The Revolving Door Spins Again: the Now Constant Coziness Between the Health Care Industry and US Government

Just because Washington DC is now crazy town does not mean the revolving door has stopped spinning.  We have been dutifully accumulating cases, so it is time to present our latest update.

I will divide this into two sections 1) the incoming revolving door, through which come people from the health care industry to enter US government positions in which they may influence health care regulation or policy relevant to their former positions; and 2) the outgoing revolving door, through which go people from US government positions in which they influenced health care regulation or policy to industry positions which were relevant to the scope of their government work.  In each section, we will list cases chronologically according to when they were made public.

Incoming Revolving Door Transitions

James Parker from Multiple Positions in For-Profit Health Insurance Companies to Director of DHHS Office of Health Reform

This was reported in Health Leaders Media in April, 2018:

Parker’s profile on LinkedIn says he worked for Anthem from 1995 through 2004, serving more than four years as president of Anthem Blue Cross and Blue Shield of Maine.

Parker then worked about five years for WellPoint after it was acquired by Anthem, serving as president of federal employee benefits, then president of federal government solutions, then chief of staff to President and CEO Angela Braly.

Parker spent more than three years as an independent healthcare consultant before landing his job as president and CEO of provider-sponsored IU Health Plans in 2012. Last year, he was named president and CEO of MDwise, an Indianapolis-based Medicaid managed care organization.

Note that current Secretary of DHHS Alex Azar, who came to his job from a top management position in pharmaceutical giant Eli Lilly, rationalized Parker’s appointment thus:

His knowledge and expertise will be vital to our work at HHS to ensure
that Americans have access to insurance that meets their needs,

Funny, he did not seem at all worried about putting a long term leader of for-profit health insurance companies in charge of … health care (but operationally largely health insurance) reform.

Andrew Smith from a Legal Firm for which he Represented Numerous Large Health Care Corporations to Head of Federal Trade Commission Consumer Protection Bureau

This was summarized in The Hill in December, 2018:

The top consumer protection official at the Federal Trade Commission (FTC) is barred from handling cases involving more than 100 different companies due to conflicts of interest from his prior work as a private sector attorney, according to documents obtained by the consumer group, Public Citizen.

Andrew Smith, who was tapped as the chief of the FTC’s Consumer Protection Bureau in May, listed 120 conflicts on a financial disclosure form that Public Citizen released on Thursday.

The Hill’s reporting emphasized Smith’s representation of financial and technology firms, but he also represented a number of big health care corporations, based on the disclosure form that Public Citizen obtained via a freedom of information act (FOIA) request.

These included Bioverativ (a Sanofi subsidiary), Cardinal Health, GlaxoSmithKline, and the Pharmaceutical Research and Manufacturers of America (PhRMA).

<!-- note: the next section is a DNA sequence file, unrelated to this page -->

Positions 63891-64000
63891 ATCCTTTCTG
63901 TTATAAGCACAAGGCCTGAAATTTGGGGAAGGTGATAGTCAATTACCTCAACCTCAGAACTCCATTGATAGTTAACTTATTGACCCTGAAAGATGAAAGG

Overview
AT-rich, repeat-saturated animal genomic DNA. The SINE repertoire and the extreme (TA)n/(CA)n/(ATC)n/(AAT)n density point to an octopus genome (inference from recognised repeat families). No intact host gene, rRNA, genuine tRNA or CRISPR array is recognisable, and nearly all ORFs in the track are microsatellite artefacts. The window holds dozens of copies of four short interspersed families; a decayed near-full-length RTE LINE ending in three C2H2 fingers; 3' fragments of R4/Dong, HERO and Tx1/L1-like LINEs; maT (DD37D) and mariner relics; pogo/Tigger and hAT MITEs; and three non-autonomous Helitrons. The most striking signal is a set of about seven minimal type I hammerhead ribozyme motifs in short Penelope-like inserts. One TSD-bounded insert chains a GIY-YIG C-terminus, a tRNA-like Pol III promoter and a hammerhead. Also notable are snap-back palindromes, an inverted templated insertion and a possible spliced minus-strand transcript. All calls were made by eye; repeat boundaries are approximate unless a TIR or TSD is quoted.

Lisa Gilbert, Public Citizen Vice President of Legislative Affairs, was quoted:

Even in an administration full of unprecedented conflicts of interests, Mr. Smith’s conflicts stand out from the pack

An article in GizModo noted

Senator Elizabeth Warren was another staunch critic of Smith’s hire who in May said the agency’s decision was ‘outrageous’ and added that the FTC ‘should pick someone with a track record of protecting consumers, not companies that cheat people.’

Dr Amy Abernethy from Chief Medical Officer for Roche Subsidiary Flatiron Health to Principal Deputy Commissioner of the FDA

Per Matthew Herper writing for Forbes in December, 2018:

The Food and Drug Administration has named Amy Abernethy, currently the chief medical officer at Flatiron Health, a unit of the drug giant Roche, to one of its highest positions. She will start in a few months.

Abernethy, an oncologist who is credited with helping Flatiron transform data collected from electronic medical records into information that might become acceptable to FDA regulators, will be the Principal Deputy Commissioner for Food and Drugs. This is the highest position at the FDA that is not a political appointment. It cuts across all areas of the agency’s remit, overseeing initiatives that cut across offices that oversee the regulation of drugs, medical devices, tobacco and food. Flatiron was purchased by Roche at a valuation of $2.1 billion earlier this year.

Mr Herper did include this dry statement

That potential conflict of interest could be an issue for some outside the FDA.

Of course, the current FDA commissioner was rather blase about any conflict of interests Dr Abernethy might have:

In his memo to staff, Scott Gottlieb, the FDA commissioner, said that Abernethy’s ethics review is still pending. It will likely help that she is unlikely to own large amounts of stock in either Flatiron or Roche, because Roche paid for Flatiron in cash.

There was considerable discussion of  Dr Gottlieb’s own conflicts of interest at the time of his appointment (see, for example, this article from the New York Times).  

Outgoing Revolving Door Transitions

Multiple High Ranking FDA Officials to Pharmaceutical Companies

This was reported in April, 2018 in the newsletter of the Regulatory Affairs Professional Society:

Twenty-year FDA veteran Badrul Chowdhury, most recently director of the Center for Drug Evaluation and Research’s (CDER) Division of Pulmonary, Allergy and Rheumatology Products, has taken a job this month as senior vice president at AstraZeneca.

FDA confirmed to Focus that Chowdury joined the agency in 1997 and left on 16 April. And Chowdury isn’t the only one to leave in recent months for an industry job, FDA said.